Colorado horses form groups that are called harems. A harem is composed of one adult male, several females, their foals, and younger horses of both sexes, and one to five stallions. Each group is led by a dominant mare. Harems are usually small, containing between 3 and 35 animals; this number changes as young animals are driven out of their natal band and join other bands, or as stallions challenge each other for dominance.
A band or harem should not be confused with a herd. In herds, there is usually a single stallion, though occasionally a few less-dominant males may remain on the fringes of the group.
It is no secret that horses have evolved to live in herds. As with many animals that live in large groups, establishment of a stable hierarchical system is important to reduce aggression and increase group cohesion. Dominance can depend on a variety of factors, including an individual horse’s need for a particular resource at a given time. Some horses may be dominant over all resources and others may be submissive for all resources.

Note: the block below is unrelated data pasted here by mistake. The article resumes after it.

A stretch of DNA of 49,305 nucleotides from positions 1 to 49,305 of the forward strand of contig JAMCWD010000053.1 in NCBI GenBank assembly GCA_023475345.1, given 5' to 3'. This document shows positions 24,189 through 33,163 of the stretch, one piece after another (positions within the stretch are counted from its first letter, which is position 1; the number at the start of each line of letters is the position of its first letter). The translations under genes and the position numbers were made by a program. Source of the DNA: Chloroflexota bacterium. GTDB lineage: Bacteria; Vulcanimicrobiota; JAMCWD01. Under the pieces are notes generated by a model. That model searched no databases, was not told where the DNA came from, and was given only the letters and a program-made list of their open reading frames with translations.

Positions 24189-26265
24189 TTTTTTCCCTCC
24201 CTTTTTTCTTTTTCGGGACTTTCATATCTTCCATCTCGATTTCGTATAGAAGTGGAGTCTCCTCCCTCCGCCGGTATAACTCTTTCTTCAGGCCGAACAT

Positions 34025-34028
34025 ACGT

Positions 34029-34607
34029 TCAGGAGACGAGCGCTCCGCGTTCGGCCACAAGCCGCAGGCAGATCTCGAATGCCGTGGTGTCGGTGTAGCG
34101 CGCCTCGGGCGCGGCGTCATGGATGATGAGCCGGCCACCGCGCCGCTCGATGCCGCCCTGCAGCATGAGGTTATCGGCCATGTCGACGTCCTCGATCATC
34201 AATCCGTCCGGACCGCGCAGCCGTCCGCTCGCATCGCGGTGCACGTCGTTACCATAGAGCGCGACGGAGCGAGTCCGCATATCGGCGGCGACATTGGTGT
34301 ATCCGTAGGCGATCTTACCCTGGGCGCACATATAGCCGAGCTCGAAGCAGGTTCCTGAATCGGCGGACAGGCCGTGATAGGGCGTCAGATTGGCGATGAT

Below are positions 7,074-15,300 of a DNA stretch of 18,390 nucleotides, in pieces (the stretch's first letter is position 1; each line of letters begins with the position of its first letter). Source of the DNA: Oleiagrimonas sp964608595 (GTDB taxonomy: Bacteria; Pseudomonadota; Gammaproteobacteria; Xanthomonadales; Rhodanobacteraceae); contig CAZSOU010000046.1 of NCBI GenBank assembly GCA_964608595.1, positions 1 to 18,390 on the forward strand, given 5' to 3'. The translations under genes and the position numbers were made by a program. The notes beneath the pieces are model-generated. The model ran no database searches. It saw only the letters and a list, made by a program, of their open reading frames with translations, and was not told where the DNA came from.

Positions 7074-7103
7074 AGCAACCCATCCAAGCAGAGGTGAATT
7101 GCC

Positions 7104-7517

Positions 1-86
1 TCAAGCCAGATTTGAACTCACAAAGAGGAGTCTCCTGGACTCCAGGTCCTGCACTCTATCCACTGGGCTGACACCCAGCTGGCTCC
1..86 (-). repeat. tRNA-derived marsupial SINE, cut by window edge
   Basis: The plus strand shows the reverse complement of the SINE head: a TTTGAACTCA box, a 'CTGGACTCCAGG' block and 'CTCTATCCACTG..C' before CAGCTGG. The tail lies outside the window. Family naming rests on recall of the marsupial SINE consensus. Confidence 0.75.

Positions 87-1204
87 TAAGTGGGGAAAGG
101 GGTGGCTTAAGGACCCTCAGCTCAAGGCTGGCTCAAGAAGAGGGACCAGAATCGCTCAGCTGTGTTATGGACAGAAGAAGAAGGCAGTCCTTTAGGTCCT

The herd stallion is not the king of a harem of females. The horse that tends to lead a wild or feral herd is often a dominant mare. The mare will lead the herd to food and other resources as well as control the groups routine and movement. This mare will ensure the general health of the group of horses under her.
However, there was a recent theory published that says there is no single horse that leads the group. In this 2014 study, it was observed that some herd movements may have been stared by any individual horse, although higher-ranked members are followed more often by other herd members. For more information on horses and their behaviors, contact Colorado Horse Property.